It’s a fascinating read and I walked away with a completely renewed commitment to my time spent at the computer. Commitment to doing the work, joyful or not…


I learned, it is in this resistance one find oneself. It’s in the commitment to the process, working through this opposition, one learns, renews and see things from a slightly different perspective.


It’s in this resistance greatness and transformation lies and I’m again committed.

Committed to do my best work ever, letting all my adventures and captures on location manifest itself during evening and nights in solitary time spent with my images, my ideas and myself.


Sharing what I know

For a long time I have been sharing what I know about the process of photography and Photoshop.


I graduated from the Academy of Art University December 1998. Not long after James Wood, the director of the photography department, asked me to come and speak to his class about life after school. 16 years later I still do.

Almost every semester I pop by James’ class and share what I have learned about photography and becoming and succeeding as a photographer.


It was flattering to be asked to speak for a class I had taken myself and in the beginning probably the main reason for me doing these lectures. As I kept coming back for this twice yearly visit to my old class room I found this semi annual telling of what I had accomplished since school to be truly powerful in my own development. It became a way of taking inventory and reassessing my work and where it was going…

At times when I did not feel my career was going anywhere and I was doubting myself, my photography and career-choice these visits allowed me to see my efforts at becoming a photographer as a timeline. From this perspective I would always see that I was in fact taking better and better images and maturing at my craft. In this I always found renewed inspiration to keep at photography and elusive pursuit of better pictures.


What was me sharing and giving advice became at the same time the reassessment and evaluation of my own work that in many ways kept me going. What was me giving gave me the tool I needed to succeed…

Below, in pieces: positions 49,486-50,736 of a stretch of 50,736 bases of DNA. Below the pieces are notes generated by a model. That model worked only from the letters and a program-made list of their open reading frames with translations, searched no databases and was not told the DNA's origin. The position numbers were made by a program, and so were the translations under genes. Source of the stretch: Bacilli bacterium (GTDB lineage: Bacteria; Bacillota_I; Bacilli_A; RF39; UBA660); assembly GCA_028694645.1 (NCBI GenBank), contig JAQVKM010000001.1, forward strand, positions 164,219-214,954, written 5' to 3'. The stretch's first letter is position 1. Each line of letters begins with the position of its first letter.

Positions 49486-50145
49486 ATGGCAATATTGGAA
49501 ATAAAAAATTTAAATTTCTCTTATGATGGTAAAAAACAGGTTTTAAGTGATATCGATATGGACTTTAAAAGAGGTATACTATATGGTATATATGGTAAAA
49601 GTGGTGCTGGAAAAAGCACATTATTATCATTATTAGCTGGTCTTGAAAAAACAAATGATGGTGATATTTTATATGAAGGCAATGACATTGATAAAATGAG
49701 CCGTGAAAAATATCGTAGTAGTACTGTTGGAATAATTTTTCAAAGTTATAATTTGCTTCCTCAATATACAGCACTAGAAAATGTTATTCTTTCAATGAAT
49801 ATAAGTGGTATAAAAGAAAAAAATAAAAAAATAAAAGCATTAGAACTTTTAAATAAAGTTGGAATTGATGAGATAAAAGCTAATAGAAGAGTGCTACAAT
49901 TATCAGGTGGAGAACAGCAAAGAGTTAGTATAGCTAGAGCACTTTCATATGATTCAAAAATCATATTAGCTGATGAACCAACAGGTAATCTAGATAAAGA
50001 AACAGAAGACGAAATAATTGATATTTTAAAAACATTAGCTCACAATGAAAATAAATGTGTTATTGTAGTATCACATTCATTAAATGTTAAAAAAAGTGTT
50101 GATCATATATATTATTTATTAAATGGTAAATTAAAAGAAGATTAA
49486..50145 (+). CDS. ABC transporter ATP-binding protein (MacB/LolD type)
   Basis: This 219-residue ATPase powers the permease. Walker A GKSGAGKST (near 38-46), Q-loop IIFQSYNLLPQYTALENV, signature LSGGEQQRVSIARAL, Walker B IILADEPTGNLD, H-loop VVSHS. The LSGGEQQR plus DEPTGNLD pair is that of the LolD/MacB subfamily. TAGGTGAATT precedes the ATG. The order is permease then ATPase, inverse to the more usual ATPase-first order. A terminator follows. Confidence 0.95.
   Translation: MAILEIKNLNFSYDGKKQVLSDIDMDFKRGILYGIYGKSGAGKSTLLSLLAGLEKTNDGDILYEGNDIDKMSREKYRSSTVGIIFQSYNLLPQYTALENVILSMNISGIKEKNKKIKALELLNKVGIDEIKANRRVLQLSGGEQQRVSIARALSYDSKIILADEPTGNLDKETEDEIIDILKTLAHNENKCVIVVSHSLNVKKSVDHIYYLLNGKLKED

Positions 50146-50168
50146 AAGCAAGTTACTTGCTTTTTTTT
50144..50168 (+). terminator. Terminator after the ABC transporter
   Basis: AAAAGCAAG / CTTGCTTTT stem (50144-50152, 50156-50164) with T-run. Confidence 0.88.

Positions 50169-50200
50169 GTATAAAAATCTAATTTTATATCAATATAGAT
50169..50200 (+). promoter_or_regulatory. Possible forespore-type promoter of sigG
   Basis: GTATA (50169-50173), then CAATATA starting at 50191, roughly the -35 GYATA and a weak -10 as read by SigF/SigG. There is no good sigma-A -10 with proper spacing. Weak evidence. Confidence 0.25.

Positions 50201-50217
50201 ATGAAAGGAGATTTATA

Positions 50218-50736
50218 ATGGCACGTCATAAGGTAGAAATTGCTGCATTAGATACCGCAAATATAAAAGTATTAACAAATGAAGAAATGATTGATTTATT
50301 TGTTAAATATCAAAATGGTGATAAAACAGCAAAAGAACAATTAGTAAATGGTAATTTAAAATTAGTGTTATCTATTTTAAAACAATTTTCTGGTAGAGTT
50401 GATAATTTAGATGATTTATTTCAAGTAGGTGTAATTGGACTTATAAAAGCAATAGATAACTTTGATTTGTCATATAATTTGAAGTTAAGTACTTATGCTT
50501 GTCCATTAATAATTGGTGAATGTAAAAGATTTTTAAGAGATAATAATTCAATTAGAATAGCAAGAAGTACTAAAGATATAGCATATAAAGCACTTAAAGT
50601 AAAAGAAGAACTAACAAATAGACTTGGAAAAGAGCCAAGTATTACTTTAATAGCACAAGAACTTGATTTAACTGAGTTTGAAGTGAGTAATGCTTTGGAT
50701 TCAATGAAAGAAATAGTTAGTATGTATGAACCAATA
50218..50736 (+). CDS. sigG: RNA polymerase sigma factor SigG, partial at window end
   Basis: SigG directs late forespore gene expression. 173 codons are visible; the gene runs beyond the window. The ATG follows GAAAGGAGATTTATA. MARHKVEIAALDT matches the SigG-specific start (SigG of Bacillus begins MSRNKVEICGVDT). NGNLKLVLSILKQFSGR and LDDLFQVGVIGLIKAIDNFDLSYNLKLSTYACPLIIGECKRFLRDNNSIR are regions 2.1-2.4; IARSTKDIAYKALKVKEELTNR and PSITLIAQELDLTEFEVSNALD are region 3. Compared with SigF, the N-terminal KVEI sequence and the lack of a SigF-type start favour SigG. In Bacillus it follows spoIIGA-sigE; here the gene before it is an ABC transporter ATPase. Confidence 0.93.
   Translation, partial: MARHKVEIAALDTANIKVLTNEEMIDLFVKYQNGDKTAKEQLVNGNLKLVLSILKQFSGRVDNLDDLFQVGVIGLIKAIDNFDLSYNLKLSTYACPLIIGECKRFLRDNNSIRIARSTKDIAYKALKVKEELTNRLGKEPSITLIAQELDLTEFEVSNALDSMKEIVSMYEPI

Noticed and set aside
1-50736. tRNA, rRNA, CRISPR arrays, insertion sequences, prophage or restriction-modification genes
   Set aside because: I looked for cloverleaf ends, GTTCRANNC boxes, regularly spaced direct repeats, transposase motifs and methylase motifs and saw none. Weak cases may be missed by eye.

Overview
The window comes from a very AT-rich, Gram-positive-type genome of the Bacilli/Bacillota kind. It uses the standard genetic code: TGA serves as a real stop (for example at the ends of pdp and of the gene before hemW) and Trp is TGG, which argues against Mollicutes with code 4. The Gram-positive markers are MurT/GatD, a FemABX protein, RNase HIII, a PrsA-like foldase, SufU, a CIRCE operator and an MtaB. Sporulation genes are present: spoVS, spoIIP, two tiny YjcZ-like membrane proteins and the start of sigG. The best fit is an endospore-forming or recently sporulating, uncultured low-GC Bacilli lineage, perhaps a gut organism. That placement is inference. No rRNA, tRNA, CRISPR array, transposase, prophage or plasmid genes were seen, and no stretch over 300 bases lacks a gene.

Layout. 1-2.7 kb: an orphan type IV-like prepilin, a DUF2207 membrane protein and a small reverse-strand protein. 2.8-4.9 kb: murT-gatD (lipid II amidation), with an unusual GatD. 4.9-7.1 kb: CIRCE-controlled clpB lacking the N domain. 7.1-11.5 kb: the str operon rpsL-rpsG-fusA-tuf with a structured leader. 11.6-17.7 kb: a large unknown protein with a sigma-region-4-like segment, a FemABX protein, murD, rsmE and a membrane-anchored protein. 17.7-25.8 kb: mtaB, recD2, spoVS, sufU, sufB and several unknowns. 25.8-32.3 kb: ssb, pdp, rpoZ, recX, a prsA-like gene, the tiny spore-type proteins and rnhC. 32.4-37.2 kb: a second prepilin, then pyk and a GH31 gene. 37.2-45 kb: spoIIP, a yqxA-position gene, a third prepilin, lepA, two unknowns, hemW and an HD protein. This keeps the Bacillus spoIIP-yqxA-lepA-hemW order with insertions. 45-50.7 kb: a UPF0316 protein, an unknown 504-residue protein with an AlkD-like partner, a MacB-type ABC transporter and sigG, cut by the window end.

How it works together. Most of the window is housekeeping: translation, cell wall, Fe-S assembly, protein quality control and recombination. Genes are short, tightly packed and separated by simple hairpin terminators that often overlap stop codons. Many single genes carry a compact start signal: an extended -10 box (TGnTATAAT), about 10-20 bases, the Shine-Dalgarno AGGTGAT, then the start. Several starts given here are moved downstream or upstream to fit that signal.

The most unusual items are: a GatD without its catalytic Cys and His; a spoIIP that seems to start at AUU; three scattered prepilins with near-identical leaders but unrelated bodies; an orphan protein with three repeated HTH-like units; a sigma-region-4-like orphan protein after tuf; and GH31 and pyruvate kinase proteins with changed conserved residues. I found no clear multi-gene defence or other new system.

And so my path to share my craft and process started.


Erik Almas Advertising Editorial Photographer Conversation



Erik Almas Advertising Editorial Photographer Crash


16 years into it, having held lectures all across the US and creating online tutorials, I have to say I love the process of sharing what I know. It not only feels great to see how my story can inspire others, but it truly sharpens me and my craft as well.

It forces me to continually ask “why” I do what I do and brings great awareness to my own process and how to improve upon it.


I never set out to teach but it has been an interwoven parallel through out my photographic career, giving me just as much or more than I have shared.


Erik Almas Advertising Editorial Photographer Cowboy

My latest body of work follows the different stages of the breakup of my last relationship and the resetting my life.


The complete process of creating this series was documented by the guys at RGGEDU.

It’s me taking pictures and sharing my process put together into one.

A combination of me as photographer and teacher and I’m excited to announce the release of this tutorial in the next few weeks…

Erik Almas Advertising Editorial Photographer OldMan

Erik Almas Advertising Editorial Photographer Train

Below is a great behind the scenes look at the making of the tutorial and all that went into the project.


The challenge of finding the right location

I get to see a lot of amazing places in my work as a photographer, and at times the effort that goes into putting the camera in the right place is nothing short of mesmerizing.